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Is a Revocable Living Trust Good For Asset Protection?

Plainfield And Naperville Estate Planning By Robertson Legal Group LLC Estate Planning Attorneys

Will A Revocable Living Trust Protect Your Assets?

One major reason that people begin thinking about estate planning is that they want to protect their assets from creditors and possible judgments. While there are different estate planning tools in which you may be able to protect your assets. Therefore, no, a revocable living trust will not protect your assets from those entitled such as creditors or possible judgments.

The reason that a revocable living trust doesn’t provide asset protection is that technically the maker of the trust is still legally the owner of the assets that are in the trust. By definition, the maker of the trust is allowed to move assets in and out of the trust at will.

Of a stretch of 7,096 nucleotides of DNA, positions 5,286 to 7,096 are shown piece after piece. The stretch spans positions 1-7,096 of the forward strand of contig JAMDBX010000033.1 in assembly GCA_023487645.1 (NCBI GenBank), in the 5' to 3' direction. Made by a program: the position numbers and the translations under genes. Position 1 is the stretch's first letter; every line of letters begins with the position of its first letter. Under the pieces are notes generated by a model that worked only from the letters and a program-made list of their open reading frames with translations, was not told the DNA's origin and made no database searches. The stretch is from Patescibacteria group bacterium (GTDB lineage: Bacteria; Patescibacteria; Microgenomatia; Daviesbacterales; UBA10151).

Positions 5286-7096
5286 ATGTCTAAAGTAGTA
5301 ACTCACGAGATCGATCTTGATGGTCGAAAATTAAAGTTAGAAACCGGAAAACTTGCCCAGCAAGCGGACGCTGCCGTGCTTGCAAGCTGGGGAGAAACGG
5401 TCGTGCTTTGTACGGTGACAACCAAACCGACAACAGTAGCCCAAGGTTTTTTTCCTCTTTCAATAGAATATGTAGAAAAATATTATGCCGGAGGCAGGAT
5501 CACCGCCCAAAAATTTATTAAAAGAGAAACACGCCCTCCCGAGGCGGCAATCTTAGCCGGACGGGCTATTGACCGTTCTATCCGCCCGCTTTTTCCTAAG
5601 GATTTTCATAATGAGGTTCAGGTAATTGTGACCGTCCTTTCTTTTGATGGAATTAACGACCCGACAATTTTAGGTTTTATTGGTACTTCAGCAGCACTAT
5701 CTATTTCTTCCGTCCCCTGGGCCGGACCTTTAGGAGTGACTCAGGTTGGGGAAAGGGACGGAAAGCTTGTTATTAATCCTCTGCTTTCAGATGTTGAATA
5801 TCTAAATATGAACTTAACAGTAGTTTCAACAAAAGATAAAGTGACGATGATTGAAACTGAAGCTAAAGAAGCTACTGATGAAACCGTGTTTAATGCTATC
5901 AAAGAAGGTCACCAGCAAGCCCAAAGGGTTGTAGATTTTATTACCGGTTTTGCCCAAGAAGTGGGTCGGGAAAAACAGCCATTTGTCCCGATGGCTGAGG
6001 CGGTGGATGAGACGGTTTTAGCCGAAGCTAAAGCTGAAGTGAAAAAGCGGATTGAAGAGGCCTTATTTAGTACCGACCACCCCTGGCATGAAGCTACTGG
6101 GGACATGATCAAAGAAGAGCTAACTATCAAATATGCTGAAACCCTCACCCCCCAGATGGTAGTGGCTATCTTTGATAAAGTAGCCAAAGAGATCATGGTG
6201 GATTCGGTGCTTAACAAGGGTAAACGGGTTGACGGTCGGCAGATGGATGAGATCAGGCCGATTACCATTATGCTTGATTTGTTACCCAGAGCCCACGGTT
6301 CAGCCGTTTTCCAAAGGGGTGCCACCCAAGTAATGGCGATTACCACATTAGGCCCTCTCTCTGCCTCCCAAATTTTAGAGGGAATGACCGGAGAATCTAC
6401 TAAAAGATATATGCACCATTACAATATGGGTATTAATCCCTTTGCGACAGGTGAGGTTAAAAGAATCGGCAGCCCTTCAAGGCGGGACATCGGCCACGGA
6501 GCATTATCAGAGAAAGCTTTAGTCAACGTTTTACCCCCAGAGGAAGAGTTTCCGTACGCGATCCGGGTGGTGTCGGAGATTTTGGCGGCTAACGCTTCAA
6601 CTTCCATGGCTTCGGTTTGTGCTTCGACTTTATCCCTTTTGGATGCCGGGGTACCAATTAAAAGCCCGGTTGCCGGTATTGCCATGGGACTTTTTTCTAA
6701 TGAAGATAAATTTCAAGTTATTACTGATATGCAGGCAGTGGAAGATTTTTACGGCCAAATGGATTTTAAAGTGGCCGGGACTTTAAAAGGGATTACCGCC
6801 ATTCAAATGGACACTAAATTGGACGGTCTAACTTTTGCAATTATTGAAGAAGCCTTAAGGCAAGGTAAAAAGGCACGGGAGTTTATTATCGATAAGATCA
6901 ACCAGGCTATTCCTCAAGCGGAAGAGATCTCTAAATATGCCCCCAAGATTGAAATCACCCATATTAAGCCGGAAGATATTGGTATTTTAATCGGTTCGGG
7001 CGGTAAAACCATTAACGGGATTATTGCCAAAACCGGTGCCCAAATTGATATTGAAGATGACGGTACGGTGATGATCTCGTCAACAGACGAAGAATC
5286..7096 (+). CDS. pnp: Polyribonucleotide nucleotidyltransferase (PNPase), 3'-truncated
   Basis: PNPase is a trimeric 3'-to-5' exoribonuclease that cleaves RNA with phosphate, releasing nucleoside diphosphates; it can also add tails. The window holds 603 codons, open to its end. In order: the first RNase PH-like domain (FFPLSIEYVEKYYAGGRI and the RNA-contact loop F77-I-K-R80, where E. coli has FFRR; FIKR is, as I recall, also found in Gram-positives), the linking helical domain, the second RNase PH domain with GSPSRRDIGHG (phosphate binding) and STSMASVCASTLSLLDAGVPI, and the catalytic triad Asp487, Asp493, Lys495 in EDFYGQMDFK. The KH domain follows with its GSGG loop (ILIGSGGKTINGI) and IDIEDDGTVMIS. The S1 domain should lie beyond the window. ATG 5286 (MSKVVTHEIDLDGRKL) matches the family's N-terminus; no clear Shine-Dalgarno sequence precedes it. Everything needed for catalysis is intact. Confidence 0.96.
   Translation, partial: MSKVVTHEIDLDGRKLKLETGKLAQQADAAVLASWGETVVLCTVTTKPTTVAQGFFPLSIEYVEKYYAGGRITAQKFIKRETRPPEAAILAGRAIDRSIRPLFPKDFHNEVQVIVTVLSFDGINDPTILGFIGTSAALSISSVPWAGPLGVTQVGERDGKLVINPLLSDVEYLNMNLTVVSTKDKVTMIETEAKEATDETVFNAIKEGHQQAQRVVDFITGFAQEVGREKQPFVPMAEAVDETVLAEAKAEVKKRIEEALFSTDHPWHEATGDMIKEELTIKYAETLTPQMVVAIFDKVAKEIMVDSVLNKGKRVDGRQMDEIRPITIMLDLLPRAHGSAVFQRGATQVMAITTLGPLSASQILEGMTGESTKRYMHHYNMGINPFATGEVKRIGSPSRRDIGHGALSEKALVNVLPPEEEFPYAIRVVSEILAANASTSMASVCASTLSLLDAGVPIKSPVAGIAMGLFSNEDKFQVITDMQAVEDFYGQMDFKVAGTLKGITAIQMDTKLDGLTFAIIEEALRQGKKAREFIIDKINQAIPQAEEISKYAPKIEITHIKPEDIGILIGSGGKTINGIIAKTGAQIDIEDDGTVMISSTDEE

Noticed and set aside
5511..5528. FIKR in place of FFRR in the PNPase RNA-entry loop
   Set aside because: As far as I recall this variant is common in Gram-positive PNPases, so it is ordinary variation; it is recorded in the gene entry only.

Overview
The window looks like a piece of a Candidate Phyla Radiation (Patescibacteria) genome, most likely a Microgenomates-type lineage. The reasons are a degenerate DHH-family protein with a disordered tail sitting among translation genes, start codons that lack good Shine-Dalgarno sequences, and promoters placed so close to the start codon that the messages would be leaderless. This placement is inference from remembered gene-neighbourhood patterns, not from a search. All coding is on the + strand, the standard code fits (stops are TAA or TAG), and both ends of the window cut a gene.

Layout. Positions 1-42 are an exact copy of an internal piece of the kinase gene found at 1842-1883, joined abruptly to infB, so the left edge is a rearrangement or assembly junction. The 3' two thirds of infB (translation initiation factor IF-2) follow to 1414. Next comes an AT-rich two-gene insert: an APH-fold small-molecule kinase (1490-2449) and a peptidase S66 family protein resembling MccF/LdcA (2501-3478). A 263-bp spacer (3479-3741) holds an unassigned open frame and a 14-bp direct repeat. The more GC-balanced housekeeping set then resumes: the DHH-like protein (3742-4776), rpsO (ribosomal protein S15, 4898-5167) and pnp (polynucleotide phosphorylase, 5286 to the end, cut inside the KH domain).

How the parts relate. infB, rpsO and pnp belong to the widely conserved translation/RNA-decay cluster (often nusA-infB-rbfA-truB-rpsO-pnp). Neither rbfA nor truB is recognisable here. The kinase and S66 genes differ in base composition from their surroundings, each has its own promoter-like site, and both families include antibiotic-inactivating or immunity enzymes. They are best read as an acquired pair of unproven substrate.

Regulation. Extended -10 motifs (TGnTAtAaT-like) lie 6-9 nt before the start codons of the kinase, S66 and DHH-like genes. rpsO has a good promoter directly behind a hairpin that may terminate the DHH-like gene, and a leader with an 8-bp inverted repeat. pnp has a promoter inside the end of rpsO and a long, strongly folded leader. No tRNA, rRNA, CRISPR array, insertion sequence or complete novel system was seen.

What Is A Revocable Living Trust For?

The primary purpose of a revocable living trust is hold the assets and allows the trust maker to name beneficiaries of the property. If the trust maker becomes mentally disabled within their lifetime, having a living trust in place ensures that the trust maker’s assets will continue to be maintained. So the revocable living trust allows the trust maker complete control over their assets while keeping them in one place, that place being the trust. Once they are in the trust it also allows the trust maker to allot property to beneficiaries in the case of their death.

Pre-Nuptial Agreements for Physicians and Doctors

Doctor and Medical Professional Pre-Nuptial Agreement Lawyers in Joliet, Will County